FishOn: Of summer, smuggling and bogus SOS calls

A North Atlantic right whale feeds on the surface of Cape Cod Bay off the coast of Plymouth. Last week, four adult North Atlantic right whales were found dead in Canadian waters within a 48-hour span.

So, did you have a good time at Fiesta? Did you behave (or at least have a bail bondsman on speed dial)? Eat sensibly? Drink moderately? Did you exit as you entered, coat shiny and nose wet? Well, bully for you.

We here at FishOn, on the other hand, consumed food and drink as if we'd just been rescued after three weeks in a crumbling mine shaft. We have, it has been pointed out more than once, the collective willpower of a gnat.

Still, it was nice to have summer finally come visit and even nicer to see the city alive and pulsating. Yes, our summer visitors can be a chore. But they also are a validation of how special summertime is here on the rocky shores of Cape Ann. Really, where else would you rather live?

And now summer will kick into high gear. Ball games. Cookouts. Festivals. Concerts. Trips on the boat or out to the beach. And before you know it, the annual Gloucester Schooner Festival will bring down the curtain on the summer of 2019 and we'll all be wondering where the heck it went.

So, enjoy it. Leave work early and go for a swim. Go grab some $1 happy-hour oysters. Play some Wiffle ball. Eat seafood. Listen to the Sox on the radio. Play some golf. Grill some burgers. Smoke some BBQ. Learn to make the perfect lobster roll. Ignore anyone who tries to drag you up the line.

Then repeat.

It's the only way to roll.

Maybe they should smuggle butter, too

The Dominican Republic sure has been in the news lately and for all the wrong reasons.

You may have read about the tourists who have been dropping like Red Sox relievers. And of course, there was the surreal Big Papi shooting that Dominican authorities claim is nothing more than a case of mistaken identity despite the fact that David Ortiz is arguably the most popular and recognizable person on the island.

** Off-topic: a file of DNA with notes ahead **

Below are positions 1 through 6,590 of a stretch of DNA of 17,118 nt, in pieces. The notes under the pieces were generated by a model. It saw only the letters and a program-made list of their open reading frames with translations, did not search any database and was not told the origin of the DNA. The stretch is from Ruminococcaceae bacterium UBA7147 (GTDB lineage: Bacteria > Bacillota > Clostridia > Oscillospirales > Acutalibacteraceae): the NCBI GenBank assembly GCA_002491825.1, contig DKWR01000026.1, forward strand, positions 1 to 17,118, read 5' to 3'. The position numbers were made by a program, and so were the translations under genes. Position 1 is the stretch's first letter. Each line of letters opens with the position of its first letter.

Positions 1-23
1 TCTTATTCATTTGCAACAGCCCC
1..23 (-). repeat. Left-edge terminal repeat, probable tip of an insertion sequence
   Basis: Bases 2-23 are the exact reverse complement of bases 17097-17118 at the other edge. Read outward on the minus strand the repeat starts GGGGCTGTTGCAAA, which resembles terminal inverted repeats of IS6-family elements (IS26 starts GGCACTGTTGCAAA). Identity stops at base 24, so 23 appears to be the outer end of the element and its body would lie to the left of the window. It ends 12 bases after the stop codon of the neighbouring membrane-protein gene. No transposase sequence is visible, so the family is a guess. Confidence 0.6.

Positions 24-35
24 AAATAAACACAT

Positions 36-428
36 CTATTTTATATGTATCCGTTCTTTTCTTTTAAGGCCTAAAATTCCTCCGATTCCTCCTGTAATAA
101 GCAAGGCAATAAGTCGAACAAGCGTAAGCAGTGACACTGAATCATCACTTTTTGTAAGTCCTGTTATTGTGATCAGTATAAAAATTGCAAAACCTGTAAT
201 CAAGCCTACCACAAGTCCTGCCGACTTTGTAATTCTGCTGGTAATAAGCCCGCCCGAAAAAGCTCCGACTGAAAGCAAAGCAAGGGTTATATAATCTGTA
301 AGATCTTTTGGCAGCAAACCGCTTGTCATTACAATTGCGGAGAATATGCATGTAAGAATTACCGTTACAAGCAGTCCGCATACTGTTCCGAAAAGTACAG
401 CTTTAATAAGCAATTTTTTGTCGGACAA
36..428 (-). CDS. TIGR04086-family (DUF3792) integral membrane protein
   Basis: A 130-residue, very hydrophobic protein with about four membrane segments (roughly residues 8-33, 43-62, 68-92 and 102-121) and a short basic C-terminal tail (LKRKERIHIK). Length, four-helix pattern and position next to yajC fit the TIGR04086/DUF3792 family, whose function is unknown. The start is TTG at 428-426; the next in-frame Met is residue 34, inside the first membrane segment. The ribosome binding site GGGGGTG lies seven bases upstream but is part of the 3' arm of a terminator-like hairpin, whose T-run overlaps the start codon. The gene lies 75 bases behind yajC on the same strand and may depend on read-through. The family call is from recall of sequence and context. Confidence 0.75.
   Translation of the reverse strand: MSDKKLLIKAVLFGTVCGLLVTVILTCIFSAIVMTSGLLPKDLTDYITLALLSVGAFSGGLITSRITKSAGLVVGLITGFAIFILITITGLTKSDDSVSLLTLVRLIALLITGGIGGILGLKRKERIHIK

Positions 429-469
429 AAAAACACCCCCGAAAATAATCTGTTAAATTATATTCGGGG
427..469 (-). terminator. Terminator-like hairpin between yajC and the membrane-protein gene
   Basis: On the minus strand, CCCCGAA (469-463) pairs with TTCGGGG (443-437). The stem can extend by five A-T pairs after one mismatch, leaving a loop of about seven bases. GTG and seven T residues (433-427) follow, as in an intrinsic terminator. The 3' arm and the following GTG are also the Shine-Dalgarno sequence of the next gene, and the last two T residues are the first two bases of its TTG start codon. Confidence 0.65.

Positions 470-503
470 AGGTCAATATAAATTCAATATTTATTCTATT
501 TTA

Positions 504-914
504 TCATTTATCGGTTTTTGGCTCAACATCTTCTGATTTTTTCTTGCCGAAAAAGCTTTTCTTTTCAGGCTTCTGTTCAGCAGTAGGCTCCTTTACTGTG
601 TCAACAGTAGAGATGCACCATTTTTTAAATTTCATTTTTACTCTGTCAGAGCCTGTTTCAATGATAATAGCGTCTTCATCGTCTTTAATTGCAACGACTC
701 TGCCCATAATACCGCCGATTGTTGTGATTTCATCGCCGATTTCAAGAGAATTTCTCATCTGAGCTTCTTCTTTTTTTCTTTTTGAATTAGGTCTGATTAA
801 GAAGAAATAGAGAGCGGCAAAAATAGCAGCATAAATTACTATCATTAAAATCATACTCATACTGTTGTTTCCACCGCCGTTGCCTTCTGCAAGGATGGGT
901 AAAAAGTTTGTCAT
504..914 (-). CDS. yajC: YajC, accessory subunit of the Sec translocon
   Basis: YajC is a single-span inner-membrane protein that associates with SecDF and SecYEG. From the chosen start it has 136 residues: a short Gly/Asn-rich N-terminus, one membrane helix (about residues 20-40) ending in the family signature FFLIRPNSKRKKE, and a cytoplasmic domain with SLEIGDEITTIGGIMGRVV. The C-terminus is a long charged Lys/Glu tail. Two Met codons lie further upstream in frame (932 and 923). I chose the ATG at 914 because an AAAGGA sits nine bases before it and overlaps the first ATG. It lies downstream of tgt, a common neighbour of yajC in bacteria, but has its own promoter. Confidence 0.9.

And now this: Wanton smuggling of — wait for it — garlic.

According to the FreshPlaza website, the U.S. Coast Guard cutter Vigilant set its own seizure record when it intercepted a speed boat carrying a cargo of 7,800 pounds of black market garlic — valued at $30,000 — into the DR from Haiti.

Garlic smuggling apparently is a real problem throughout the world. Who knew? We just go to Market Basket.

"Garlic smuggling is a serious problem in Southeast Asia, Europe and many other regions as Chinese exporters overwhelm local suppliers," stated the story on the website. "China produces an estimated 80 percent of the world's garlic supply, and it easily out-competes other nations' farmers on price per kilo and sheer volume."

Here we are worrying about lobster tariffs imposed by the Chinese. Maybe we should be worrying about them monopolizing the global garlic market like Mortimer and Randolph Duke and orange juice in the film "Trading Places." 

Dangerous waters

The news for the already-imperiled North Atlantic right whales just keeps getting worse, though that hardly seems possible.

Last week, four adult North Atlantic right whales were found dead in Canadian waters within a 48-hour span, to bring the total of 2019 right whale mortalities to six in just the opening month of summer. Since 2017, 18 North Atlantic right whales have died in Canadian waters — an extraordinary number when you consider that none of the deaths occurred in 2018.

The necropsy on the first dead whale of 2019 was inconclusive, but researchers said the necropsy on the second dead whale determined it died from a ship strike.

The most recent deaths ravage an already depleted stock. Going into the summer, researchers estimated the North Atlantic right whale stock had dipped to 411 globally.

And there's a whole lot of summer to go.

Moron alert

Someone down in North Carolina is flirting with a whole mess of trouble and the Coast Guard is anxious to punch his or her ticket for making several hoax distress calls in the area of Pamlico Sound and Oregon Inlet.

According to the Coast Guard, the same person appears to have made several of the calls. It's even posted the audio of one of the calls up online in the hope that members of the public might recognize the voice. One version has the profanity edited out. Another retains it.

The calls were made on the emergency marine radio channel 16.

"The caller has stated they were 'going down' and regularly broadcasts 'mayday' or 'help' along with a string of other calls, including profanity," the Coast Guard said. "Penalties for making a false distress call can include up to 10 years in prison and $250,000 in fines, plus the cost incurred by the search."

And those searches aren't cheap. The HC-130 Hercules airplane costs about $15,000 an hour to operate. The MH-60 Jayhawk helicopter goes for about $10,000 per hour and the rescue boats top out at about $5,000 per hour. 

As always, no fish were harmed in the making of this column. 

Contact Sean Horgan at 978-675-2714, or Follow him on Twitter at @SeanGDT.

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